^^^ saw that Kakarat gave nasa reference on same line.

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Re: Indian Space Programme Discussion - Sept 2016

Postby Hari Seldon » 17 Jun 2018 14:38

souravB wrote:you can just wink and I will take the hint. :rotfl:

wink wink.

But more seriously, mil applications for ISRO assets is a hush topic for good reason. Lotsa damage potential in commercial launch orders, inter-agency relationships etc. (not to mention tech sanctions) might apply if ISRO comes out of the closet, such as it were.

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Re: Indian Space Programme Discussion - Sept 2016

Postby souravB » 17 Jun 2018 16:31

Hari Seldon wrote:wink wink.

But more seriously, mil applications for ISRO assets is a hush topic for good reason. Lotsa damage potential in commercial launch orders, inter-agency relationships etc. (not to mention tech sanctions) might apply if ISRO comes out of the closet, such as it were.

thanks for replying.. yeah I know the implications for it.. oh and finally found one research paper written by some American expert in 2010..

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Re: Indian Space Programme Discussion - Sept 2016

Postby dinesha » 17 Jun 2018 18:33

souravB wrote:I don't know if this is the right thread to ask this or not, but I didn't found any other space based thread.
I wanted to ask any erudite people out there on India's capability of satellite based missile launch and flight path tracking.
I know we have come leaps and bound on satellite sensors but on this specific topic I came up empty on Google.
I know it's a very hush topic, but just wanted a general idea of where we are in this matter. you can just wink and I will take the hint. :rotfl:

You will get a fair idea from this Dec 2015 report by S. Chandrashekar
http://isssp.in/wp-content/uploads/2016 ... -India.pdf

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Re: Indian Space Programme Discussion - Sept 2016

Postby Haridas » 17 Jun 2018 22:20

dinesha wrote:
souravB wrote:I don't know if this is the right thread to ask this or not, but I didn't found any other space based thread.
I wanted to ask any erudite people out there on India's capability of satellite based missile launch and flight path tracking.
I know we have come leaps and bound on satellite sensors but on this specific topic I came up empty on Google.
I know it's a very hush topic, but just wanted a general idea of where we are in this matter. you can just wink and I will take the hint. :rotfl:

You will get a fair idea from this Dec 2015 report by S. Chandrashekar
http://isssp.in/wp-content/uploads/2016 ... -India.pdf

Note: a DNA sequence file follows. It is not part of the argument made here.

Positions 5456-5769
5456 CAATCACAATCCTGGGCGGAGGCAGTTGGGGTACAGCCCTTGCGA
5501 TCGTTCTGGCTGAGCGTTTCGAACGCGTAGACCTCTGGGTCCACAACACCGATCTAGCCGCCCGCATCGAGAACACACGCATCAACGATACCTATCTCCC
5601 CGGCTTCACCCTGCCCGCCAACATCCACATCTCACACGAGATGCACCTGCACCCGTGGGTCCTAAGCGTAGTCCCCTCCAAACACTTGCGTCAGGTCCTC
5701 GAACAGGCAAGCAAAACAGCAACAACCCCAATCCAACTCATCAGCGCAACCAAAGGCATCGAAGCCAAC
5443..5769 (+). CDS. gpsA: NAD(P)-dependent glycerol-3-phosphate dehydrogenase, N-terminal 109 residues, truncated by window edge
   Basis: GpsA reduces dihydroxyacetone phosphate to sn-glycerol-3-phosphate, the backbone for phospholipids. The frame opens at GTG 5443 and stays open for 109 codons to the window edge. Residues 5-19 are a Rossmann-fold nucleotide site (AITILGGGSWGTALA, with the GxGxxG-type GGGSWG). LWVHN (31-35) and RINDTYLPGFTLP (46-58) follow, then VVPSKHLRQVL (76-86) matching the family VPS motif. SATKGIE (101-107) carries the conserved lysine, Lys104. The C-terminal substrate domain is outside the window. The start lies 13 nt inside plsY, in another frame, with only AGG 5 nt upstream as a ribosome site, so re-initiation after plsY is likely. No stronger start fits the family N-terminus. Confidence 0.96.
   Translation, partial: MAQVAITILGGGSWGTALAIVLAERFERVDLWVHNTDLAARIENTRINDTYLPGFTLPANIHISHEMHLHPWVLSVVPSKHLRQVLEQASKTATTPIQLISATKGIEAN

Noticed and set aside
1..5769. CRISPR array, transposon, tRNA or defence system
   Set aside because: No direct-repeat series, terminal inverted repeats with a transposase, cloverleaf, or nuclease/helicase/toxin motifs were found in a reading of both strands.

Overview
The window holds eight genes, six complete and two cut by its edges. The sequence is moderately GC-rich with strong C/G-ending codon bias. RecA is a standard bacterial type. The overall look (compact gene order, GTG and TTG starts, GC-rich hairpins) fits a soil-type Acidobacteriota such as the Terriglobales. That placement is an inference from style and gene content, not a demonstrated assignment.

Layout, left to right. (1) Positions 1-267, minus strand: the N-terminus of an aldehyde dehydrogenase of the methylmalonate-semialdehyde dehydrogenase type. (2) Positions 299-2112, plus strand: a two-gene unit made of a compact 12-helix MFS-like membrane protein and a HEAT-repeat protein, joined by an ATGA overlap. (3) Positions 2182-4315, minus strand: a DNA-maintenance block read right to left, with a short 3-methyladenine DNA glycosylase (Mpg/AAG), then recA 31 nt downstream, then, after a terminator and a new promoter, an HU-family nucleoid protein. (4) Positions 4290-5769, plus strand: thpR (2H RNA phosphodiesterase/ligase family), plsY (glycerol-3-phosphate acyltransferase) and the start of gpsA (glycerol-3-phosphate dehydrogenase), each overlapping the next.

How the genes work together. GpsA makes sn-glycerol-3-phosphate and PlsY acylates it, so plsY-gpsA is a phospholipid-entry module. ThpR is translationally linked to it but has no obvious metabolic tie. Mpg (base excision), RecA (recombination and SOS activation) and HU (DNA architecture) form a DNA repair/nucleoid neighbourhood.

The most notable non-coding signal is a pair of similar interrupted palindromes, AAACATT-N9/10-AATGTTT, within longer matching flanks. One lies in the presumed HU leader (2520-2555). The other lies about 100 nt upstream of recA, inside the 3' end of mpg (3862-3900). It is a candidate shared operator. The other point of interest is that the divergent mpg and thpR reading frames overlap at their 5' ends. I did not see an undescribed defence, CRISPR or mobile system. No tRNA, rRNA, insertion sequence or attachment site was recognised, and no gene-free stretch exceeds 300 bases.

Have met him few times since 2002. Last visited NIAS Bangalore to meet his team of analysts. He got a copy of Rocket simulator that he said will be useful to understand true capabelity of paki, China and others, as part of his open source capabelity assessment.

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Re: Indian Space Programme Discussion - Sept 2016

Postby Indranil » 18 Jun 2018 10:00

Haridas wrote:Stage thust of solid stage tapers rapidly after 130 sec, but still needs to drop significantly so that comparatively lesser thrust / impulse of retro rocket become useful (in addition to Aero load) .

Haridasji,

I am aware of the thrust tail out on solid rockets. However, on GSLV Mk3, they cannot wait for the tail out to complete before separation because there can be severe asymmetry between the thrust of the two boosters in this region. The vehicle is designed to take a thrust imbalance of up to +- 10 kN ( they have only observed an imbalance of 3 kN so far in the two flights). Therefore, as soon as a drop in pressure below a minimum threshold is recorded in one of the two boosters, the separation of both the boosters is initiated. The separation is achieved using 6 rockets per booster. The three rockets at the top are fired momentarily before the three at the bottom. This ensures that after the separation, the residual thrust of the booster propels it away from the remaining rocket. You can see it action in the video released by ISRO (58 second onwards.

I had referred to this in a previous post.
Indranil wrote:It can be a reason. But ISRO takes care of this for S200 in a different way. The joint in the front is pyro separated moments before the joint at the back. This makes the residual energy of the spent stages take them away from the rest of the vehicle.

So my speculations have been right till now. The S200 "burnout" is actually around 143 seconds. And if I am not wrong the specific impulse of C25 stage was also slightly higher than what they had estimated.